The Ethiopian Prime Minister has accepted the proposal of the East African bloc, IGAD, that South Sudanese President Salva Kiir mediates process to settle the nearly one-year armed conflict with the Tigrayan People’s Liberation Front (TPLF).
Presidential Spokesman Ateny Wek Ateny said Friday the Ethiopian leader, Abiy Ahmed has officially accepted the proposal of the regional bloc which identified Kiir as a suitable person in the region to mediate the ongoing conflict in Ethiopia.
“The Ethiopian Prime Minister has now accepted the proposal by the IGAD which asked President Salva Kiir Mayardit to mediate the talk between the Government of Ethiopia and brothers from Tigray,” said Ateny.
Speaking to the UN Radio in Juba Miraya FM on Friday, he pointed out that the process would be launched soon as Prime Minister Abiy took the oath of office on 4 October for a second term after the elections.
President Salva Kiir was officially informed of the acceptance to mediate the talks by Prime Minister himself when he attended the inauguration ceremony this week,” said Ateny without indicating when the talks would begin.
In September, Sudan’s Prime Minister Abdalla Hamdok who is also the IGAD Chair said Kiir was the right person for the job, pointing to his personal connection and relations with Ethiopian leaders.
"The Chair of IGAD requested President Kiir to go to Ethiopia believing that he is the right person to mediate the Ethiopian conflict. Hamdok said Kiir was the right person to mediate talks between Addis Ababa and the regional government in Tigray," South Sudan Information Minister Michael Makuei, told media in September.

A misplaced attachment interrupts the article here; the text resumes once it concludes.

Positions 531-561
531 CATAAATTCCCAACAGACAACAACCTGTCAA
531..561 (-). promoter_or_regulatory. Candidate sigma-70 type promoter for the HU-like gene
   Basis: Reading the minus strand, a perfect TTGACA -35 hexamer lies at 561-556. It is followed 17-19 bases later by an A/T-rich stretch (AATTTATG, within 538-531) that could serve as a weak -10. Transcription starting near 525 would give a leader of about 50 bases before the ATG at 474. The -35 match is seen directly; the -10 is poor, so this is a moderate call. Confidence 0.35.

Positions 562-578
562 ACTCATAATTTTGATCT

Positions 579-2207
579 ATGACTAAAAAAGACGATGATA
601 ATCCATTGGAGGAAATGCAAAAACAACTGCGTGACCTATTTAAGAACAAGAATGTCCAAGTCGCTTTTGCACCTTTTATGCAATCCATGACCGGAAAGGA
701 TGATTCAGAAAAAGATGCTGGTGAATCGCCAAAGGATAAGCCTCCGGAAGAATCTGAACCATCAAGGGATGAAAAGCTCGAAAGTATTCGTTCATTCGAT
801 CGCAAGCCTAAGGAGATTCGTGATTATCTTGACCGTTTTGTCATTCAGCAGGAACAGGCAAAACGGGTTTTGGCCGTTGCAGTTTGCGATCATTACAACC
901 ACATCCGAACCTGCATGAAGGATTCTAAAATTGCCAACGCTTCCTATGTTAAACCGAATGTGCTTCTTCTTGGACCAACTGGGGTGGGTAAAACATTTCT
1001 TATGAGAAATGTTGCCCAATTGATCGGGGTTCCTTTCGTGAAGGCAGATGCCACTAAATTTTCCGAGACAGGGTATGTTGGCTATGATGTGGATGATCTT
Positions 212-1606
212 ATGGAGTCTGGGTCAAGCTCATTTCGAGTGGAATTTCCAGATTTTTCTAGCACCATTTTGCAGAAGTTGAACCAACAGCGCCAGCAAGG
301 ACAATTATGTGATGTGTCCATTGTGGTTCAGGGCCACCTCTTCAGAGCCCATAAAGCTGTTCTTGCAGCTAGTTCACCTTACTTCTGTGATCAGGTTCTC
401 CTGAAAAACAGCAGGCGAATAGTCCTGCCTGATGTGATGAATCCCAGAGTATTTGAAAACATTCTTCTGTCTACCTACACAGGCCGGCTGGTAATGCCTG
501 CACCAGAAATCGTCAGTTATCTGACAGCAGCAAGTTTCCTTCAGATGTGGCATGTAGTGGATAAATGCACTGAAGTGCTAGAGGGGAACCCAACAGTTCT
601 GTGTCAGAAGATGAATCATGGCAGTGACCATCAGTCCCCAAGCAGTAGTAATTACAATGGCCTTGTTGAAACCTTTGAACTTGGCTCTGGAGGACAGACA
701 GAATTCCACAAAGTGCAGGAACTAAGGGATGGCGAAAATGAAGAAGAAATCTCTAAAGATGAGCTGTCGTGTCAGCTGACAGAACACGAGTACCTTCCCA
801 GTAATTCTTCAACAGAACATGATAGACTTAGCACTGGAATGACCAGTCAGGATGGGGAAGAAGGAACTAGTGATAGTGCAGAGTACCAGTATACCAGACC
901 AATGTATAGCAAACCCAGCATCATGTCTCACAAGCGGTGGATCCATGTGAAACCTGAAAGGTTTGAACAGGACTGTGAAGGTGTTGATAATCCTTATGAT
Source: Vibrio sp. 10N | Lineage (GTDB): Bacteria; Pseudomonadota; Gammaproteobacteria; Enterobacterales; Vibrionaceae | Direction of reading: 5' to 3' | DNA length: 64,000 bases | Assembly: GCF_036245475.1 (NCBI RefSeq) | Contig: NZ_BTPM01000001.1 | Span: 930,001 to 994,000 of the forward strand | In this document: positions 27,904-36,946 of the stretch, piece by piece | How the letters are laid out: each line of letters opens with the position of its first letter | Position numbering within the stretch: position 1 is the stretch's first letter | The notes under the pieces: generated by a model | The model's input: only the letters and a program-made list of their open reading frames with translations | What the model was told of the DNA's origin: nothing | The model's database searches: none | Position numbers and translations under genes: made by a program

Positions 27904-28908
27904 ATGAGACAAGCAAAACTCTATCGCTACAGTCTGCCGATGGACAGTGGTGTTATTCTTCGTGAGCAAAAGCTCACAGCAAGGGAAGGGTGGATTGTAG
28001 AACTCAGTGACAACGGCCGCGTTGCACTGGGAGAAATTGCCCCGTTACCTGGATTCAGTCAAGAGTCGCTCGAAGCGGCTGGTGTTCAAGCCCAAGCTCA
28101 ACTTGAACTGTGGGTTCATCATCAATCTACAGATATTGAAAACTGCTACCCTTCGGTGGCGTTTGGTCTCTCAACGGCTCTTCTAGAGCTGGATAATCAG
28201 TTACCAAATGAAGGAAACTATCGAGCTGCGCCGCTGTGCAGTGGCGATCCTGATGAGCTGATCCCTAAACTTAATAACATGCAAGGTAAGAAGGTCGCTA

Hamdok later confirmed he had asked Kiir to mediate the talks between the Ethiopian rivals.
"The president accepted the request and now preparations are underway so that this mediation process starts," Ateny said in a separate interview.
The Ethiopian northern region has been wracked by violence since November 2020, when Abiy sent troops into Tigray to contain activities of the ruling Tigray People’s Liberation Front (TPLF).
His response resulted in a full-scale conflict that displaced some 2.1 million people in Tigray. Also, there are 250,000 people in the Amhara region and 112,000 IDPs according to the local authorities and the UN Office for Coordination of Humanitarian Affairs (OCHA).
It is not clear if the rebels would join the negotiating table.
Last July, the regional armed group called to negotiate a ceasefire agreement asked first for the withdrawal of the Amhara militiamen and Eritrean soldiers from the region.
Source: Sudan Tribune